Game Ports

by Eric Schwartz
from the AmiTech Gazette, October 2017

With the theme of October, fall, and Halloween, I wish I could say there were new developments in my continuing “Vampire Quest” saga, but there is no new news in newstown. I’m just waiting around to find out if future Vampire stand-along system developments completely moot-out any reasons for having a version attached to classic hardware or not at this point.

In other news, our member-at-large Jim Lawrence sent me this link ( https:// ) for the C64 Mini, a small replica of the “bread box” Commodore 64 system to be released in 2018, which can hook up to a TV via HDMI, use USB game controllers and keyboards, and comes with dozens of pre-loaded games for a price somewhere around $70. It might seem a bit pricey for something akin to Nintendo’s recent short-stocked retro systems, but if it is a fully usable C64 computer as opposed to a simple game jukebox (which is strongly implied by the website), or even a small Linux-capable system (which is something I thought I saw at some point, but I’m not finding any confirmation right now), it might just be worth it. Now how do I plug in my decades-old cartridges and floppy discs?

As you may have noticed, I’ve written about various facets of retro gaming over in these pages over the last few months, as it’s a subject I find interesting and have been learning more and more about over time. This time I feel like going over the subject of game “ports.” Most in computer circles are already aware, but in software terms a port is the conversion of a program, such as a game, to a different hardware platform or operating system, which can involve anything from minuscule modifications of existing code and data to a complete recreation from the ground up.

Truth be told, the dawn of commercial video gaming is built on ports. The first arcade games, “Computer Space” and “Pong” were ostensibly ports of “Spacewar!” (for a version that didn’t require a 50 thousand dollar university computer system and added a 1 player version) and the “Brown Box” by Ralph Baer which would become the first Odyssey (enhancing the gameplay and adding score-keeping).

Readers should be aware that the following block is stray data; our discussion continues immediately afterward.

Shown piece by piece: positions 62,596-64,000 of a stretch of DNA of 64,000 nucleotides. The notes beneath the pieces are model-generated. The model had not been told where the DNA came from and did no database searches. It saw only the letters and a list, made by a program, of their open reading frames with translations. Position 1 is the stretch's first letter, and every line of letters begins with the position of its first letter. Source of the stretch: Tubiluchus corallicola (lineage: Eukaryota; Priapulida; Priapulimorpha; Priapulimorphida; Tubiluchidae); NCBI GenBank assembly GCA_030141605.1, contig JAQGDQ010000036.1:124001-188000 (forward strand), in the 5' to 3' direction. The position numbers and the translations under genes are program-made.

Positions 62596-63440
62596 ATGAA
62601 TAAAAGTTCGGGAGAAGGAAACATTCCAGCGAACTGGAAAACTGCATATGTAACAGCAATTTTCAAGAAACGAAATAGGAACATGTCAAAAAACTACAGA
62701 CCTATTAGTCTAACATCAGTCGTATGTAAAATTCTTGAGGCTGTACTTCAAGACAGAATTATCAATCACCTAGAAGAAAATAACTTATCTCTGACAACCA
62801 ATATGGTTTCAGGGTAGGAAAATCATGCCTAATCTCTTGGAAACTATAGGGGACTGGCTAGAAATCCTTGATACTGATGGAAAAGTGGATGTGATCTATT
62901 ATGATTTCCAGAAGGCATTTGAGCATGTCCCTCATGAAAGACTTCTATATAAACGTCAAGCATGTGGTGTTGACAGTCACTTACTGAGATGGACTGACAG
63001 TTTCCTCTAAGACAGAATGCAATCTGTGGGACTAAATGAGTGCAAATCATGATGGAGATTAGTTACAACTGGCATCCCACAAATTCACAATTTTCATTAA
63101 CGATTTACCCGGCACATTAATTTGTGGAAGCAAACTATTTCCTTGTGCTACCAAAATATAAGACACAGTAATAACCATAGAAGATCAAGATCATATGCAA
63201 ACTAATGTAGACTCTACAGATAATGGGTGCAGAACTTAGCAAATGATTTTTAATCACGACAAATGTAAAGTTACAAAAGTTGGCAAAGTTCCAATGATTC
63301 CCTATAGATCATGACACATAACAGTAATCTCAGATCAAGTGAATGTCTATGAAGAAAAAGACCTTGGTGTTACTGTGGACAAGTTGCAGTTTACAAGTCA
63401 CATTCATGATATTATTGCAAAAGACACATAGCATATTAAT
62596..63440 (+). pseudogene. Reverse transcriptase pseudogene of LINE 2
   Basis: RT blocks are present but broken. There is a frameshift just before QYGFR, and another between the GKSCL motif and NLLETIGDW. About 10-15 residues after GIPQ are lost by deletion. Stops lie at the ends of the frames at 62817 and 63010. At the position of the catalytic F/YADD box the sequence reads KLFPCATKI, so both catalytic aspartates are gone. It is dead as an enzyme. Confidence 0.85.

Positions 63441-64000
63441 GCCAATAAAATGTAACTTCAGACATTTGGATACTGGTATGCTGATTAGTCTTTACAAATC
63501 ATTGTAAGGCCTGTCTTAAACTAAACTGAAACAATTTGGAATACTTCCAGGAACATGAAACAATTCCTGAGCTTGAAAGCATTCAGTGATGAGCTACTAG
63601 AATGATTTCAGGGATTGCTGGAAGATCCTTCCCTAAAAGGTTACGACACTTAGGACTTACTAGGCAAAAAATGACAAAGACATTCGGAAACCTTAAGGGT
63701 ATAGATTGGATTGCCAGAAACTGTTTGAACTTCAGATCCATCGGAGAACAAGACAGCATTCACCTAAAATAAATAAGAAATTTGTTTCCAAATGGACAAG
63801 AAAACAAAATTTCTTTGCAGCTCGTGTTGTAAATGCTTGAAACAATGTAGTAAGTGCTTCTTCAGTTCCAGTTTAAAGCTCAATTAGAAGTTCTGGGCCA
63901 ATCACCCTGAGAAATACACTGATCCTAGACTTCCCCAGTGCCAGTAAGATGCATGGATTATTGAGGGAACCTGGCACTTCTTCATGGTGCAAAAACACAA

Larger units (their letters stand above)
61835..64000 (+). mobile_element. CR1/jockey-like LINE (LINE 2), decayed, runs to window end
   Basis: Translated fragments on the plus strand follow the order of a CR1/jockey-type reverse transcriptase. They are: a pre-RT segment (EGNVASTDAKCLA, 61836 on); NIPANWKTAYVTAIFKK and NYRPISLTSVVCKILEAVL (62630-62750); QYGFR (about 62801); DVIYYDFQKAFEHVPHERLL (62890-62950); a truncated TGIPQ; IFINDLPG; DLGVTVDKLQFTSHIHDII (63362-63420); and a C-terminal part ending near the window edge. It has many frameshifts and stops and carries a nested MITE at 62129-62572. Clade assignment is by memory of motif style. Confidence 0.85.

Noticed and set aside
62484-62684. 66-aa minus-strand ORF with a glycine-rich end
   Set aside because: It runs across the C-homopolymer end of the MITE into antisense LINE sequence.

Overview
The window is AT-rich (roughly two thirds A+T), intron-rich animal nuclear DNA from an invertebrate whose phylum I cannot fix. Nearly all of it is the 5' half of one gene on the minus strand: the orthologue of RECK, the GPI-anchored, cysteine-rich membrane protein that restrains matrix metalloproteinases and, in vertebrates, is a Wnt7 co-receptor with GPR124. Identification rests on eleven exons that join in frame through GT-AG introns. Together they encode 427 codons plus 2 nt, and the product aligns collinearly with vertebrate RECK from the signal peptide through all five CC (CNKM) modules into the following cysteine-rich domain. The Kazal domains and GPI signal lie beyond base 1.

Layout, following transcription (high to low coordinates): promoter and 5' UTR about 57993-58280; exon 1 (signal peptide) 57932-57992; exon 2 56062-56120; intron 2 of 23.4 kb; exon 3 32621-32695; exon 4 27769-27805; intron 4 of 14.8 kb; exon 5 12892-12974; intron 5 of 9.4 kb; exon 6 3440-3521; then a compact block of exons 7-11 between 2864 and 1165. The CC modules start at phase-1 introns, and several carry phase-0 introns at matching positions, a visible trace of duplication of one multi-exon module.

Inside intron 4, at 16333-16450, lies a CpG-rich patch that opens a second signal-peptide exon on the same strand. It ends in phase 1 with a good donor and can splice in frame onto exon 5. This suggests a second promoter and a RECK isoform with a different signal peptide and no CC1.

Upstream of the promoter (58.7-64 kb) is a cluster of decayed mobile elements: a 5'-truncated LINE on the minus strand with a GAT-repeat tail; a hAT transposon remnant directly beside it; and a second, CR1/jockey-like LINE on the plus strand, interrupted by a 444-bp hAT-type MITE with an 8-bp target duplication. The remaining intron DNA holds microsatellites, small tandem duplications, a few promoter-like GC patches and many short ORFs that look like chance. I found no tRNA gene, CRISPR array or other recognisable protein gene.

Of course, these first examples are only “ports” in a debatable sense, as they are more about creating a new game based on the idea, style, or genre of the previous work, making “their version,” as it were. This happened frequently in the “wild west” days of early video games, with different game publishers making their own variations or blatant copies of popular games, and still happens as recently as today. Just look at mobile game stores for the number of clones of the well-known, or ask someone what games were ripped off by more popular franchises like Worms, Angry Birds, Candy Crush, or any other thing by King games.

It would seem the concept of professional porting of games started with Atari, converting their early games like Pong and others into forms capable of being played through a home television, though those mid-seventies creations were as much or more hardware design as anything.

Game porting really took off with the advent of the Atari VCS as well as other game consoles, and their software on cartridges. Atari wasted no time putting out home versions of their own arcade games, not to mention unauthorized home copies of other manufacturers’ arcade games, though not necessarily with the same names. Atari’s first official, properly licensed home port of another’s arcade game (possibly the first by anyone) was the 1980 home release of the 1978 paradigm-shifting arcade hit “Space Invaders.” Atari could conceivably make a Space-Invaders-alike game under a different title, like nearly every other console available at the time, but they made the effort of getting the rights from Japanese company Taito, so they could sell the “real game” under the real name (though some say it was also partially to stick it to Bally Midway, for their huge success as US manufacturer of the arcade Invaders machines), an approach which paid off, as the game became one of history’s first “killer apps,” catapulting Atari VCS sales to their highest point.